Environment Canada issued a special air quality statement Monday morning, saying it was in place “due to the possibility of deteriorating air quality as a result of fireworks for Diwali.”
The statement received some backlash on social media, with some questioning why the South Asian festival was singled out and similar warnings are not issued for Victoria Day or Canada Day.
Others accused the national agency of racism and cherry picking when fireworks may affect air quality.
An Environment Canada Meteorologist tells CityNews the statement has nothing to do with Diwali specifically.
Geoff Coulson, Warning Preparedness Meteorologist at Environment Canada, tells CityNews that forecasters at the agency’s Weather Centre noticed a spike in the Air Quality Health Index (AQHI) at some monitoring stations in the GTA in the late evening on Nov. 4, 2021, the day Diwali was celebrated, and continued into the early morning hours of Nov. 5. They issued the statement because they noticed a similar weather pattern setting up this year.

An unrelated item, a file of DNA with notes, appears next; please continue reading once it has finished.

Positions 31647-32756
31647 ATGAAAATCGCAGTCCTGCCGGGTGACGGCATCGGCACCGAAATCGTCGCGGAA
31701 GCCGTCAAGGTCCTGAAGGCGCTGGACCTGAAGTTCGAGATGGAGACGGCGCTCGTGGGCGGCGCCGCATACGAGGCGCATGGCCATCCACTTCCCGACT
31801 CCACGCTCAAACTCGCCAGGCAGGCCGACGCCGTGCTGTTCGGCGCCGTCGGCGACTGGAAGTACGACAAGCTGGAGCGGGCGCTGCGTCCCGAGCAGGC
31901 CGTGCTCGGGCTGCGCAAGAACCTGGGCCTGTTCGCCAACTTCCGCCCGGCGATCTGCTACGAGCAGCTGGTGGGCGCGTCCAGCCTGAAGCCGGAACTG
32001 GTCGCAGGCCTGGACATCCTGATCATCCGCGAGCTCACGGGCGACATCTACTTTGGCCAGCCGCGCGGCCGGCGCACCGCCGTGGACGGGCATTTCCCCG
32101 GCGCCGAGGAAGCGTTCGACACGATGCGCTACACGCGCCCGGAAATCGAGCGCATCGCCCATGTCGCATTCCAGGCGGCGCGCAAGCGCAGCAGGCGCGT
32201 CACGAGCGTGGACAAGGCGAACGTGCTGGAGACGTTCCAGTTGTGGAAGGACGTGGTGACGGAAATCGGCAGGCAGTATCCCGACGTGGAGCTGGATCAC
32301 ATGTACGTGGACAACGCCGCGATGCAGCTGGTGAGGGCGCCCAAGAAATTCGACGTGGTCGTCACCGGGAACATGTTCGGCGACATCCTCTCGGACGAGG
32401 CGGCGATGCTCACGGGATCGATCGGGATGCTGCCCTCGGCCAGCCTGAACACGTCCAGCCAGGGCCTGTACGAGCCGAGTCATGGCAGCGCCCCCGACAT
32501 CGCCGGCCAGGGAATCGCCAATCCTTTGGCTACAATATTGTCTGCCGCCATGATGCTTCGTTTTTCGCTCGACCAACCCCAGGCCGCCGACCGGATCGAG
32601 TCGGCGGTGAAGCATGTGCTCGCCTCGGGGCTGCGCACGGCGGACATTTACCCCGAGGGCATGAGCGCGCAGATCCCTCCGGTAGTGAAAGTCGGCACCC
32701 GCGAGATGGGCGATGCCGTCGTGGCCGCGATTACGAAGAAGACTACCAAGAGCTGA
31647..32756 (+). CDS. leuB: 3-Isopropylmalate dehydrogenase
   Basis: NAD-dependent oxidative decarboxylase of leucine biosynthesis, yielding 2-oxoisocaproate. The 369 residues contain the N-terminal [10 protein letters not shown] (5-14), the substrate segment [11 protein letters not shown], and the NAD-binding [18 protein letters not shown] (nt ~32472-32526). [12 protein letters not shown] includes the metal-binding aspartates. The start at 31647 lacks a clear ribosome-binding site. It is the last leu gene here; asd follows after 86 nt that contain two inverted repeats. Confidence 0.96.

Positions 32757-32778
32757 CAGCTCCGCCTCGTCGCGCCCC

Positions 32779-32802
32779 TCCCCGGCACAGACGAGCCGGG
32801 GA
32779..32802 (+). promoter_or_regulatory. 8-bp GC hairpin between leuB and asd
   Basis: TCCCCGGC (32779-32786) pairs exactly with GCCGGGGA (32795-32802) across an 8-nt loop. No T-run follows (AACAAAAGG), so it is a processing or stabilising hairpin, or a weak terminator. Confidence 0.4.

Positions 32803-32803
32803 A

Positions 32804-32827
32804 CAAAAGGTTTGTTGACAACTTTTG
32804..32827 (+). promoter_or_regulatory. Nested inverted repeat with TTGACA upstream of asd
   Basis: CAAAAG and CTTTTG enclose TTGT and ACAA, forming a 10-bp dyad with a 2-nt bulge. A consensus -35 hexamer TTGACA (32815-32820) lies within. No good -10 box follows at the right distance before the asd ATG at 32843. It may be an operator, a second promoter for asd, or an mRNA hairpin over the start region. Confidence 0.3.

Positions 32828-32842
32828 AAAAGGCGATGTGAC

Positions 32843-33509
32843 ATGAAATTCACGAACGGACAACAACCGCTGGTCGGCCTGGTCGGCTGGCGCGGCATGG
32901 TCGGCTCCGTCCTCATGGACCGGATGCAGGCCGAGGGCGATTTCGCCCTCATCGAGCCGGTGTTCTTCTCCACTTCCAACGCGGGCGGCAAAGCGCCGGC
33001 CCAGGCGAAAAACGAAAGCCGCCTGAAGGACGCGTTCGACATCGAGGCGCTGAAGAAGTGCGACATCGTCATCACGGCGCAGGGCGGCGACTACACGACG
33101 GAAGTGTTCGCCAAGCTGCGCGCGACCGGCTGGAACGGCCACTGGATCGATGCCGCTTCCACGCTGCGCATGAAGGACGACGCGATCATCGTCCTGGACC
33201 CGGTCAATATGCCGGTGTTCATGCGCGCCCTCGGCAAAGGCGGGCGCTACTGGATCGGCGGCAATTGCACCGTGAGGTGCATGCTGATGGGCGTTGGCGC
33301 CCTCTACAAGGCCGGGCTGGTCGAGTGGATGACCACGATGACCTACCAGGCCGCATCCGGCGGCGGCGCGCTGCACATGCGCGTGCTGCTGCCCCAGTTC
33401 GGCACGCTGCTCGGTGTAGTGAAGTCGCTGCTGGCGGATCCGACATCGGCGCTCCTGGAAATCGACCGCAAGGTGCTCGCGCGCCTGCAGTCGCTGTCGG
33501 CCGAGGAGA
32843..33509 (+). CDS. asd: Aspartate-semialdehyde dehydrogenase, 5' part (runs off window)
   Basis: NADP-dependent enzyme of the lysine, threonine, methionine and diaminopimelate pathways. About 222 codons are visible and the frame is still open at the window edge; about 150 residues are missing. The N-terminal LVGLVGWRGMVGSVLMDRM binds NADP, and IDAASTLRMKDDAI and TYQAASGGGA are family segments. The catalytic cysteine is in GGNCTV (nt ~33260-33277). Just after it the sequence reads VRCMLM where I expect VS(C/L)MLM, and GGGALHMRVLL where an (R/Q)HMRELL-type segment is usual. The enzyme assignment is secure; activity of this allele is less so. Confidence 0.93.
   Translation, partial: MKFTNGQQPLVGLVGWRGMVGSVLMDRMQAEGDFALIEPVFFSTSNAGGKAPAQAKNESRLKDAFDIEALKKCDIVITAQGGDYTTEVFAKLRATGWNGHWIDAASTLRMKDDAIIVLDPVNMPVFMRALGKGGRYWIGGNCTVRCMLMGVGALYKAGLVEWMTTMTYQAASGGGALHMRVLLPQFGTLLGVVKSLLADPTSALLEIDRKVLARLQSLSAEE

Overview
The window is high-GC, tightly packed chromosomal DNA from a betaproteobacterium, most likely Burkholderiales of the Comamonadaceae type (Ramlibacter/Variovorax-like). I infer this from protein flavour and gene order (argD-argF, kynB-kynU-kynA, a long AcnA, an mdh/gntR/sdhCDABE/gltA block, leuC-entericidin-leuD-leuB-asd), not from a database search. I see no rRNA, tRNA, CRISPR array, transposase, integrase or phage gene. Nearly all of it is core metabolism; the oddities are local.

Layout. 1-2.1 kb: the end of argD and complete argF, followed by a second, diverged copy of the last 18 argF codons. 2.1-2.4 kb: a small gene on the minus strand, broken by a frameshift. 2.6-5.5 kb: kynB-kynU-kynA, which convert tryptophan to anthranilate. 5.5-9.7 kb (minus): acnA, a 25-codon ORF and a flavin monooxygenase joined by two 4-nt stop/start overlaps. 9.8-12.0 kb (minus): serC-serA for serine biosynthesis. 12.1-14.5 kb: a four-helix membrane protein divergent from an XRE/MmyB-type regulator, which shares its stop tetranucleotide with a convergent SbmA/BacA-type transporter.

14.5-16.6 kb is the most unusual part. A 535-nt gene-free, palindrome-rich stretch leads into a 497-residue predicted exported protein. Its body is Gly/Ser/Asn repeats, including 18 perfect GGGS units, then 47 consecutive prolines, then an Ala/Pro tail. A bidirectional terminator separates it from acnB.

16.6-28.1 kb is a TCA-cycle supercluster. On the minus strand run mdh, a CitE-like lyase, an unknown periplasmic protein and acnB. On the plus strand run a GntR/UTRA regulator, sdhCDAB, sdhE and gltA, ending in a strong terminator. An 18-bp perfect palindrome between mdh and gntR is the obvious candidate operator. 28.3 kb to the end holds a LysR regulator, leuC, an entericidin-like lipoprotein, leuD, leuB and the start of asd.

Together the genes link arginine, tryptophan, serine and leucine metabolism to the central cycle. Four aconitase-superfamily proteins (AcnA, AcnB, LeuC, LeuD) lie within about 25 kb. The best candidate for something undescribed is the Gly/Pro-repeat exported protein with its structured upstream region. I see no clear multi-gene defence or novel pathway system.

“This weather pattern is called an inversion and acts to keep the air in the lowest levels of the atmosphere from easily mixing with air from above. In these stagnant air situations, smoke from fireworks can build up near the ground and cause locally higher readings of the AQHI,” he says.
Coulson added that the time of year can play a role in making such inversions occur more frequently.
“In late spring and summer (i.e. Victoria Day, Canada Day), the days are longer and if inversions were to form they would usually do so later into the overnight hours. All this to say, that the type of stagnant weather conditions expected this evening would occur less frequently in the late spring and summer. Whereas, by late October, the days are becoming noticeably shorter, and therefore, inversions can occur earlier in the evening/overnight period,” he says.
Historical readings for the AQHI values around the GTA during Diwali 2021 can be found here.
Coulson says he believes this is the first time such a statement has been issued for fireworks smoke.
Around 2:30 p.m. Monday, the agency edited the air quality statement on its website to read “as air quality is expected to deteriorate this evening due to meteorological conditions common at this time of year,” removing any mention of Diwali or fireworks.